The benefits of planned transitions

Often transitions between one part of the routine and the next are chaotic, confusing, stressful and not at all child focused. They revolve around the needs of the educators and whether they have finished what was just happened and if they are prepared for what is about to happen. Some common transitions can be between inside and outside play, before meals, before or after a group time, before toileting/hand washing.

Children are not designed to wait. They are not designed to queue in a line waiting for the bathroom for long periods. They are not designed to sit unsupervised on the mat while they wait for further instructions as the room is packed up. It is often a cause of stress, anxiety, and even behavioural issues in children. Children with separation anxiety often have time to pause and think about how much they miss their family when there are not planned transitions, and therefore periods of waiting, causing them to become upset again.

Through planned transitions you can have the following benefits:

  • Getting additional learning into your program.
  • Assessing children’s skills in a range of areas.
  • Children are busy and engaged so less behavioural issues/anxiety.
  • Children are sent in small groups to the next activity to avoid chaos or queues.
  • Transfer skills/knowledge into a different context.

 

Some suggestions of transition activities are:

  • Singing songs like 5 cheeky monkeys, 3 jelly fish, 5 speckled frogs, 5 grey elephants etc and having the children act out the role and when they are eaten, or fall/jump off, they are sent to the next activity. 5 elephants
  • Have the children recognise shapes/patterns etc and seeing whether they pay attention, and sending children based on what they are wearing. You can pick basic things like colours of clothes, or patterns/pictures like stripes, stars, trucks, letters, numbers etc, or even increase vocabulary by the type of shoes etc. Just make sure if you are sending onto something with a number limit (like the bathroom) you pick something that isn’t very common and will only see 3 or 4 children go at a time.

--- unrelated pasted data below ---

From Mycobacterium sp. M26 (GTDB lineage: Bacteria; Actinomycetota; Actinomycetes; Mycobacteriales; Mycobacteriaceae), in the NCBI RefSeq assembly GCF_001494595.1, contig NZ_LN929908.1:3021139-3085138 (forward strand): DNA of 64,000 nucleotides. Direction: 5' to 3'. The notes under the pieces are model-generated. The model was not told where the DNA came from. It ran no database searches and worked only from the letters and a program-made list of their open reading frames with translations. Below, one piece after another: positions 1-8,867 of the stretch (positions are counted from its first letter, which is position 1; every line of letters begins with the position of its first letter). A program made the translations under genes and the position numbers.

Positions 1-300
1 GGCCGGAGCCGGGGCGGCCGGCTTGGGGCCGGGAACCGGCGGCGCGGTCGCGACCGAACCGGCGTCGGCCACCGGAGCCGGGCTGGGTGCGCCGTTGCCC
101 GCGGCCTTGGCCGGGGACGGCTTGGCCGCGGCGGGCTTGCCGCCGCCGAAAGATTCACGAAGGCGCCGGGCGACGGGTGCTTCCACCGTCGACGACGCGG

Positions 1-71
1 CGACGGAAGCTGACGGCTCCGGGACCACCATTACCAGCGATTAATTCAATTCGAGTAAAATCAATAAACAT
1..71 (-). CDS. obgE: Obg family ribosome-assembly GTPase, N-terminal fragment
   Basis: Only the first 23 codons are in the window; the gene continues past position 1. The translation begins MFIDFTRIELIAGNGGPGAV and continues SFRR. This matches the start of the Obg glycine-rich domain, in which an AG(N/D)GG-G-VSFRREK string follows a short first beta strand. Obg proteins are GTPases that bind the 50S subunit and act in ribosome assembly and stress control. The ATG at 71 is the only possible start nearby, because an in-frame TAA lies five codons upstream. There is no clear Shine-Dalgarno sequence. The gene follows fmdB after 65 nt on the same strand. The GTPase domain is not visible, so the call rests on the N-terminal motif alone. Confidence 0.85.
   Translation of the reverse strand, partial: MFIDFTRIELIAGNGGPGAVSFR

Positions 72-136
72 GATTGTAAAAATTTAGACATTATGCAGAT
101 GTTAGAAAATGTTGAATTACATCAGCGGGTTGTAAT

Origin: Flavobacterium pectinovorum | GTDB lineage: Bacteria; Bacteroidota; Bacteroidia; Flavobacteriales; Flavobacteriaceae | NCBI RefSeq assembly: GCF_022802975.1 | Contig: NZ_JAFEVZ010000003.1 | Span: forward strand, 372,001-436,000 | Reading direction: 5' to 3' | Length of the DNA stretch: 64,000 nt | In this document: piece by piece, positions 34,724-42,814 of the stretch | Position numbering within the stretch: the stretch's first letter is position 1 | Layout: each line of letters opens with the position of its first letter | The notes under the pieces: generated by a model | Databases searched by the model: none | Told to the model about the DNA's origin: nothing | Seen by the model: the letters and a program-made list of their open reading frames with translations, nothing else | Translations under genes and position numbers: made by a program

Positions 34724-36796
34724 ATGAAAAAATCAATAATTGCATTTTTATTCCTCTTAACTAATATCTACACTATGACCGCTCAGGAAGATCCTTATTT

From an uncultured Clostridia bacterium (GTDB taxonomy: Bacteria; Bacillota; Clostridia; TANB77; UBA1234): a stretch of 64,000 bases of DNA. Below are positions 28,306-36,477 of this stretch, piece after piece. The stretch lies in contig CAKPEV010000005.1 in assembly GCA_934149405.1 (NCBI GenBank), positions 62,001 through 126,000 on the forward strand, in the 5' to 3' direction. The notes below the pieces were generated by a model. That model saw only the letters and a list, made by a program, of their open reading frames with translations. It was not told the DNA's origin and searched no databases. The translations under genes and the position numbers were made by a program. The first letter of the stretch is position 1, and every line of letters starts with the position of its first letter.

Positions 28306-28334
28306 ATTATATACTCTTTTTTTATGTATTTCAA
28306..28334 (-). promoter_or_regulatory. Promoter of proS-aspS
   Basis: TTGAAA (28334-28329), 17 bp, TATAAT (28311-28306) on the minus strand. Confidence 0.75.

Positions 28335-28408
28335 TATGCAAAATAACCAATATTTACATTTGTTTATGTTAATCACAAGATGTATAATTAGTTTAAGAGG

• Have the children recognise their names in more challenging ways as they become more capable. Start with just saying their name. Then people who’s name start with a letter, or rhymes with something (“wibbly wobbly wessica, an elephant sat on Jessica”), then move on to spelling names. It is surprising to see how many children know how to spell other people’s names.
  • Have children pay attention, remember and recall information through activities like 5 currant buns, but switch it up to 5 sandwiches or 5 ice-creams as examples. The children who are the items get to pick what flavour they are, and the children who come up to pick one have to remember what flavour the child is that they pick. To be inclusive you can allow the children who are still developing skills in this area be the ice-cream etc and they just need to think of a flavour, not remember who was what.
  • Use felt board stories or similar for children to come and add a piece to the board as the story is told. A good transition for children who are moving to another activity in the room, such as lunch, so they can still hear the story. Hungry Caterpillar

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